Released: 2000, Producto del Diablo
I’ve been putting off reviewing this disc for some time now because I simply haven’t known what to say about it. Even now I’m not too sure how to describe it, however, the deadline looms, so off I go! Yakuza play an intriguing mix of metal, punk, acid jazz, and whatever else crosses their minds during the course of a song. After a short intro, the CD really gets going with the speedy “Sweetest Day”. Picture Exciter doing a punk song but with some strange musical breakdowns in the middle, and you’ve basically got it. Don’t ask me what you’ve got, but there it is. The song serves to highlight two things about Yakuza: the band’s overall chops, and vocalist Bruce Lamont’s occasional Stephen Percy imitation, which I’m sure is completely unintentional. Check out 1:35-1:40 of “Sweetest Day” for proof. Overall though, Bruce’s vocals are a slightly teched-sounding shout that suits the anger inherent in the music.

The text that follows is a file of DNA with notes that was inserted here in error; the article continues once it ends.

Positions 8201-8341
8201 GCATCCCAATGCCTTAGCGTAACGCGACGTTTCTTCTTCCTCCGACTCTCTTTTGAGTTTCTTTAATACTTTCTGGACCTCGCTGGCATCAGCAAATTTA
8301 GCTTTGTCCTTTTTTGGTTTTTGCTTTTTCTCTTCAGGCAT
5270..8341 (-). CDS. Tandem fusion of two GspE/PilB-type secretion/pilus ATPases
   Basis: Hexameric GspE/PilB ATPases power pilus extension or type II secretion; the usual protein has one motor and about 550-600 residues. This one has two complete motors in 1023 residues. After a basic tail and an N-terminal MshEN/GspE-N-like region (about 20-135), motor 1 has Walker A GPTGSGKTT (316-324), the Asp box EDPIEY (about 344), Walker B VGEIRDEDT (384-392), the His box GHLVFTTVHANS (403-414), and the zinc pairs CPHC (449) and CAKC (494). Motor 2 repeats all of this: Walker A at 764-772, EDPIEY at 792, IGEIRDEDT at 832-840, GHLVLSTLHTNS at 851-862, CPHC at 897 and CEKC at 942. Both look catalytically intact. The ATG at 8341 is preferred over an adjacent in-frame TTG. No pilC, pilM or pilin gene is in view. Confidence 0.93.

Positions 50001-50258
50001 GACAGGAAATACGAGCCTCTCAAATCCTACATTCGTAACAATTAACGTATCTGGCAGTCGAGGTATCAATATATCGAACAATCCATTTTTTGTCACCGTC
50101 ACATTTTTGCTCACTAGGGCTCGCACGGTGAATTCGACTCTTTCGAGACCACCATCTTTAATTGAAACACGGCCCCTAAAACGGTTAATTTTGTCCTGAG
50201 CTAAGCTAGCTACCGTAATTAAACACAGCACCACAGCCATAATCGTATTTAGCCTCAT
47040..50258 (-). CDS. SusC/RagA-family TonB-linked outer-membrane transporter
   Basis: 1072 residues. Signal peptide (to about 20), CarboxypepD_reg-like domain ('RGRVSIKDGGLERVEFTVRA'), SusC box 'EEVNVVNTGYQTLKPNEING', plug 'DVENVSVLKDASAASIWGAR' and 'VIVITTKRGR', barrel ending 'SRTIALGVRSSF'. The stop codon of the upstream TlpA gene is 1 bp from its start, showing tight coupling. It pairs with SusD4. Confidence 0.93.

After “Sweetest Day” the band proves that they are truly intent on pursuing their artistic vision, even if it seriously fucks with the listener. “Compremisis” is an alternately fast then slow, stop/start song that is oddly enjoyable despite its strangeness. Don’t even get me started on the mindfucks that the band calls “Turkish Goggles” and “The Stranger”. I feel like my head is going to explode just writing this review.
Whether you like Yakuza or not, and I’m still not sure if I do despite listening to this album numerous times, you’ve got to give them credit for coming up with something entirely original. This is one wild ride. Trust me, you’ve never heard anything like this before.